Curriki: 3 Tips to Get Started

By Janet Pinto, Chief Academic Officer, Curriki

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Earlier this week, I was talking to my neighbor, who is a high school English teacher. While she’s aware of Curriki (and follows us on Facebook  and subscribes to our newsletter ), she wasn’t really sure how to use Curriki.  So here are a few tips to get started:

1) Chances are, you’re looking for K-12 resources. If you’re interested in a specific subject or grade level, the easiest way is to start with the Search function that you’ll find on the homepage of www.curriki.org.

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Click on the magnifying glass icon to use Advanced Search (much easier to find things!). As an example (see below), in the “search term” box, I typed in “persuasive essay”  and selected “grades 9-10.” Hit return and I got the following results. The first resource contributed by Sarah Lorntson looks interesting to me since it’s rated “3-Exemplary” and has several member comments.

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2) Browse resources that have been reviewed by members or rated by Curriki. Use the Advanced Search to find resources that are Top-Rated by Curriki or Top Rated by Members.  I often combine this search with a special filter that only shows new resources or those that have been recently updated:

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I like the ability to filter my searches because it’s helpful to read the reviews by other teachers.  For example, here is what members have to say about the Fish Mummy resource.

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3) Join a group. There are more than 700 groups!  Or, you can start your own.  Connect with fellow educators to exchange ideas, best practices, and curricula. Simply choose a group and check out hot topics, helpful resources, etc.

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I’ll continue this series with additional ways you can engage with Curriki.  Let me know if there are particular topics you’d like me to cover.

Finally, please pass this along to a friend so they can benefit from the thousands of FREE K-12 learning resources available on Curriki.  Thank you!

WISE Books: Third Book to be Published in 2014

KimJonesimageBy Kim Jones, CEO, Curriki

WISE is the World Innovation Summit for Education, established 4 years ago by the Qatar Foundation, under the patronage of Her Highness Sheika Moza bint Nasser. WISE works to build the future of education through innovation on the basis of “creative thinking, debate and purposeful action.” The WISE web site is here:  http://www.wise-qatar.org/

 

WISE has produced two books to date, and a third is in development, for release during 2014. The books are designed to support and inspire innovation and best practices for 21st century education. The WISE Books are research-intensive, based on travel to a significant number of countries in order to examine educational initiatives, projects, and best practices around the world.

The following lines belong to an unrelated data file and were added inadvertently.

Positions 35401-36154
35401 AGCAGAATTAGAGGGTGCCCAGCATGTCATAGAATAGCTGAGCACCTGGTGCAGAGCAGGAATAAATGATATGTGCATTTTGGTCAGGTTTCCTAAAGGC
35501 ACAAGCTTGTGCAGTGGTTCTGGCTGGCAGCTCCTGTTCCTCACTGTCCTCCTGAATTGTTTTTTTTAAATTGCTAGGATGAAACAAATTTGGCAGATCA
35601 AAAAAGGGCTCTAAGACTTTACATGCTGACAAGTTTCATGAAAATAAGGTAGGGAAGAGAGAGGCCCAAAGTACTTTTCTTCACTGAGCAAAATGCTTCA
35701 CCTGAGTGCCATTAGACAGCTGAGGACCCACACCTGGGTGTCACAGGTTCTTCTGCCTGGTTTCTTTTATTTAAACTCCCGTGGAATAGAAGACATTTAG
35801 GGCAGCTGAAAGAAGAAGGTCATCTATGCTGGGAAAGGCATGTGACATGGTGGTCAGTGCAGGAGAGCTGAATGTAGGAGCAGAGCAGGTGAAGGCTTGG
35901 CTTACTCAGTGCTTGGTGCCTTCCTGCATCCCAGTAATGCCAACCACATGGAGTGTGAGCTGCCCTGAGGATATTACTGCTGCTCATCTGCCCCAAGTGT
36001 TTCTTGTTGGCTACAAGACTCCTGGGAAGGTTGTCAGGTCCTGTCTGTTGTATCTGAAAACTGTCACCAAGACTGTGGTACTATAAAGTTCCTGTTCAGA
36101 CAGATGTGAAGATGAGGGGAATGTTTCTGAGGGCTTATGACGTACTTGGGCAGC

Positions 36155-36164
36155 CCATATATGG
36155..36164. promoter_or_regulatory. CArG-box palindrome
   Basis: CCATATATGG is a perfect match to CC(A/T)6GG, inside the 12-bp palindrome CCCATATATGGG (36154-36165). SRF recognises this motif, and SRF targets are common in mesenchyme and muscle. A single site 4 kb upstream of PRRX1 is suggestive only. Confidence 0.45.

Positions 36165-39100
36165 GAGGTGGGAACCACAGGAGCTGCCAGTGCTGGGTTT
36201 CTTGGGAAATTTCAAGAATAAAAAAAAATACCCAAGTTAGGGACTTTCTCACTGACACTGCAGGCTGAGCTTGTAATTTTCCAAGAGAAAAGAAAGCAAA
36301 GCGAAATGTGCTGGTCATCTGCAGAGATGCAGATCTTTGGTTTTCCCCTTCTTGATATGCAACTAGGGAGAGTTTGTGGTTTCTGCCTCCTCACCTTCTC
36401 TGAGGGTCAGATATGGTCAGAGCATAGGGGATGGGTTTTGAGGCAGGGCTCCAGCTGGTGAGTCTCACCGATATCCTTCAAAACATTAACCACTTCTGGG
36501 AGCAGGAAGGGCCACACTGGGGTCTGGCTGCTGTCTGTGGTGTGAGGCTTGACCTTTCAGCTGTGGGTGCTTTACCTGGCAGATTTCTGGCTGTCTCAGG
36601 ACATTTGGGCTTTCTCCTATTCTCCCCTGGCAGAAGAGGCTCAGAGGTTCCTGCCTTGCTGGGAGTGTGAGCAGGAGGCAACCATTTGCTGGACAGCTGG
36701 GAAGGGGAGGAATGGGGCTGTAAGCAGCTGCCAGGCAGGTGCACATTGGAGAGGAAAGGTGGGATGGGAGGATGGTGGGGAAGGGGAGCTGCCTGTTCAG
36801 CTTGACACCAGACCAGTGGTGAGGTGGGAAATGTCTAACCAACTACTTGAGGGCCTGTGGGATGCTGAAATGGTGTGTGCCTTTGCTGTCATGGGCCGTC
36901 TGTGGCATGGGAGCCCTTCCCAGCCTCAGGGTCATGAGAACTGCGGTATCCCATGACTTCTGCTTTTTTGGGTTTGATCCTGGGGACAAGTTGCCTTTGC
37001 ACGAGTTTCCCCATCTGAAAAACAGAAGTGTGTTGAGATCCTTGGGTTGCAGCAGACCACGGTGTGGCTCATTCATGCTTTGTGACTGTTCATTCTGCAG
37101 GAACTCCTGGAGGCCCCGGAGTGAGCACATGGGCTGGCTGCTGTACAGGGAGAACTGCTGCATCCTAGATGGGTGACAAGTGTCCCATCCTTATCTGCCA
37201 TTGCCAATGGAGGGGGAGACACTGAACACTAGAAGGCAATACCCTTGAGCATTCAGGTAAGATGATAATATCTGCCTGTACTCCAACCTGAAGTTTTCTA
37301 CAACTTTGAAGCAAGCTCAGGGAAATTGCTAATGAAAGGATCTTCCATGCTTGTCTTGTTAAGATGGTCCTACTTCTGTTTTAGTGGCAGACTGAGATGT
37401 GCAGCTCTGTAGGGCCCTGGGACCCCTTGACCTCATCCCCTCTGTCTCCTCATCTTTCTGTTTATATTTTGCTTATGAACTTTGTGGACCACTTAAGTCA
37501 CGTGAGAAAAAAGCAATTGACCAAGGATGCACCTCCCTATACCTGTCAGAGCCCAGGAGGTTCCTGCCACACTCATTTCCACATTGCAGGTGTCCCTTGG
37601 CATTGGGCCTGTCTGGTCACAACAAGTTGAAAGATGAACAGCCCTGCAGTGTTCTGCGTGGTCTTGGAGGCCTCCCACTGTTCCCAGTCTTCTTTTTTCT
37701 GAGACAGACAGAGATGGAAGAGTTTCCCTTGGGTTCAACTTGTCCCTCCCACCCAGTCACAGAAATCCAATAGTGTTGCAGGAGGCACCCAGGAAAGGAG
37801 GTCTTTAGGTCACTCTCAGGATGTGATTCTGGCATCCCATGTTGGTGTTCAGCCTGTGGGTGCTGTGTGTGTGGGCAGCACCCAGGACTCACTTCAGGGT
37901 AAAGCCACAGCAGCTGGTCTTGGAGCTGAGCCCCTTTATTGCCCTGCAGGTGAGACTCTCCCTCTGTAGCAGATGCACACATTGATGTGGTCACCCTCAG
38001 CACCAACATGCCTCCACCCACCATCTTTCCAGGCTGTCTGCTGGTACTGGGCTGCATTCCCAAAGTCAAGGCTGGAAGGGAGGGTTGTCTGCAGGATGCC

The third book in the series “will focus on the link between technology and learning and will investigate how the connected society is transforming learning.” We are all familiar with the rapid adoption of digital technology, and the increasing opportunities for collaboration and connectivity, eliminating barriers due to geography and also between disciplines.

This next book will be written by Graham Brown-Martin, who is the Founder of Education Design Labs. His blog is at http://learning-reimagined.com/ and will report on his travels to meet with educators and schools in Ghana, Lebanon, China, Singapore, Brazil, Jordan, Dubai, the U.K., India, Russia and the U.S. in support of the book’s development. Award-winning photographer Newsha Tavakolian will illustrate the book. Mr. Brown-Martin has an extensive career in the education technology and entertainment software industries, which places him in an ideal position to understand the best ways to engage children with technology for project-based learning, gamification in education, and other digital learning technologies.

You can find a very interesting interview with Mr. Brown-Martin regarding his views around 21st century education and his plans for the book here on the WISE web site: http://www.wise-qatar.org/technology-education. He wonders why “We continue to use technology to reinforce 19th century teaching practice.”

Curriki is here to help change that, to support the use of 21st century technology and 21st century practice in support of better learning outcomes and the rapidly evolving needs of students for an education relevant to our post-modern world.

I have been very pleased to attend WISE’s annual summits on behalf of Curriki. My report from last year’s event, themed “Collaborating for Change” is here: http://currikiblog.wordpress.com/2012/11/19/wise-2012-in-qatar-was-a-great-inspiration/.

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Kim Jones (3rd from left) with colleagues from Mauritius, Canada and Malaysia

We at Curriki are looking forward to seeing the third book from WISE when it is released next year, and we encourage you to visit the WISE web site links above.

What Will the Classroom of the Future Look Like?